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Alma Sedonia Knobloch

This book shines a light on a remarkable heroine of the Bahá´í Faith. Alma Knobloch (1864–1943) one of the three Knobloch sisters, raised up the first African-American community in North America, and was instrumental in the growth of the Bahá’í community in Germany. In His Tablets of the Divine Plan, ‘Abdu’l-Bahá wrote: ‘Likewise Miss Knobloch travelled alone to Germany. To what a great extent she became confirmed!’

Alma’s 13 years in Germany saw an astonishing growth in the Bahá’í community to become the largest in Europe. Following ‘Abdu’l-Bahá’s visit in 1913 and the outbreak of the First World War, the emerging community focused its efforts on peace: soldiers who had attended Bahá’í meetings entered the battlefields with Bahá’í prayers and quotations against their breasts. Alma continued to open new Bahá’í communities, and at the end of the War she emerged from the bomb shelters of Mannheim to receive confirmations in...Show More

This book shines a light on a remarkable heroine of the Bahá´í Faith. Alma Knobloch (1864–1943) one of the three Knobloch sisters, raised up the first African-American community in North America, and was instrumental in the growth of the Bahá’í community in Germany. In His Tablets of the Divine Plan, ‘Abdu’l-Bahá wrote: ‘Likewise Miss Knobloch travelled alone to Germany. To what a great extent she became confirmed!’

Alma’s 13 years in Germany saw an astonishing growth in the Bahá’í community to become the largest in Europe. Following ‘Abdu’l-Bahá’s visit in 1913 and the outbreak of the First World War, the emerging community focused its efforts on peace: soldiers who had attended Bahá’í meetings entered the battlefields with Bahá’í prayers and quotations against their breasts. Alma continued to open new Bahá’í communities, and at the end of the War she emerged from the bomb shelters of Mannheim to receive confirmations in large halls overflowing with hundreds of people who came to hear the message of Bahá’u’lláh throughout Germany. She also taught early believers in Switzerland, Austria, and the Czech Republic, as well as future Hand of the Cause Hermann Grossmann, and the first European martyr, Adam Benke. Many of the Tablets from ‘Abdu’l-Bahá to Alma and other believers in Germany from 1908 to 1920 are published in English in this book for the first time.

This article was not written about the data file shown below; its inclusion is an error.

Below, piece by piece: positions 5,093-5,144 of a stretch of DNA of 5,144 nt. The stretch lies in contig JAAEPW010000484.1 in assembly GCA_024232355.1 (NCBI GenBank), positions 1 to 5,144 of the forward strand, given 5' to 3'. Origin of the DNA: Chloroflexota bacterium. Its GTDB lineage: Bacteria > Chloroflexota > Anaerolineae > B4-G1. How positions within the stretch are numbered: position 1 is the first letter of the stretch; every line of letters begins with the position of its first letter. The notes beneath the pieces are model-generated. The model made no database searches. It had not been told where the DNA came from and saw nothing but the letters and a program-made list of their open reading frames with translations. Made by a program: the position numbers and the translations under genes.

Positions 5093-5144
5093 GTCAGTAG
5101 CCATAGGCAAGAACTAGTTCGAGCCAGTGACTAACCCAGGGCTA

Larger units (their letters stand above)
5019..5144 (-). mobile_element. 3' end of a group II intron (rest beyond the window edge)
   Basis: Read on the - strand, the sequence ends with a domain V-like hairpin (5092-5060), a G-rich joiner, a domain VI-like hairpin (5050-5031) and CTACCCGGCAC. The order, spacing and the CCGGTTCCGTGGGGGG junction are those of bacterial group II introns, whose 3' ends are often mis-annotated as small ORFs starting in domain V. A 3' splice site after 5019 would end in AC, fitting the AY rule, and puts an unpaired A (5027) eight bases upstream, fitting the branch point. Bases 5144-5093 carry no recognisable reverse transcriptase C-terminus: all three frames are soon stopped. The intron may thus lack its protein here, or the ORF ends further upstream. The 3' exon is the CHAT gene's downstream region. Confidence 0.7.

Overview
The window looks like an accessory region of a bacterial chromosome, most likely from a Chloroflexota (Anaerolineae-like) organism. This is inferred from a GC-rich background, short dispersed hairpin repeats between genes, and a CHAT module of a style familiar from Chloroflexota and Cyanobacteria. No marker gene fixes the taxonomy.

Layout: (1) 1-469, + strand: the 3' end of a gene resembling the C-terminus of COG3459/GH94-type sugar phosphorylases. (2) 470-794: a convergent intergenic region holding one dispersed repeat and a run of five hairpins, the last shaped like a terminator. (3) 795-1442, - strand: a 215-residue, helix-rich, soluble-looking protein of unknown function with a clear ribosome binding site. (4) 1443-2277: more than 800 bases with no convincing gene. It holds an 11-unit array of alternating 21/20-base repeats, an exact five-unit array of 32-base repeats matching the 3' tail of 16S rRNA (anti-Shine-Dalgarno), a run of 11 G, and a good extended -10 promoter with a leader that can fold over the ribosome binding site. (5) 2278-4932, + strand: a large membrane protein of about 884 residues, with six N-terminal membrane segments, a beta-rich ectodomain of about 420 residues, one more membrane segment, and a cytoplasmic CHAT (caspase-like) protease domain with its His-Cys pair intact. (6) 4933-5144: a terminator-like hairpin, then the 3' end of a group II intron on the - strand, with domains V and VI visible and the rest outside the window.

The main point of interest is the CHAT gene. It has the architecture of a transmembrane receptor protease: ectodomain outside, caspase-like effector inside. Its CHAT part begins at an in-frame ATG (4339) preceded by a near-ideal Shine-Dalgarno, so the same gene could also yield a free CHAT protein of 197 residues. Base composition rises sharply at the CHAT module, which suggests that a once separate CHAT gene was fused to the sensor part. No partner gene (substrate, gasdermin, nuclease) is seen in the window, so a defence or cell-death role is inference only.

In 1920, Alma returned to the United States, where she dedicated the rest of her days to race unity, fearlessly crossing the racial and social barriers to build up lasting communities in Florida, Georgia, and South Carolina. These later years of her life have been little known until now and are recounted here.

  • Contributors:: Jennifer Wiebers (Author)
  • Format: Softcover Book | 520 pages
  • Dimensions: 140 x 216 x 27 mm | 594 g
  • Publisher: George Ronald Publisher, 2023
  • ISBN: 9780853986546
  • SKU: WIEBE_KNOBL@p
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  • Contributors:: Jennifer Wiebers (Author)
  • Format: Softcover Book | 520 pages
  • Dimensions: 140 x 216 x 27 mm | 594 g
  • Publisher: George Ronald Publisher, 2023
  • ISBN: 9780853986546
  • SKU: WIEBE_KNOBL@p

About Jennifer Wiebers

Jennifer Wiebers lives with her husband Carsten and their three children in Frankfurt am Main, Germany. She is a Soil Physicist by training and has recently entered the field of Agrobiotechnology. Jennifer has a passion for Bahá'í history, which she has been studying for more than 30 years. For the past ten years she has been meticulously researching the life of Alma Knobloch and has thereby uncovered important details of the early Bahá'í activities in Washington, DC; Buffalo, New York and various other US locations including Florida, Georgia and South Carolina, as well as in St Catherine's, Canada; Germany, Switzerland, Austria and the Czech Republic. In addition, she has studied the historic visit of 'Abdu'l-Bahá to six European countries just before the First World War. Jennifer is strongly involved in the Bahá'í Institute Process which contributes to the betterment of the world and a peaceful future for all mankind.

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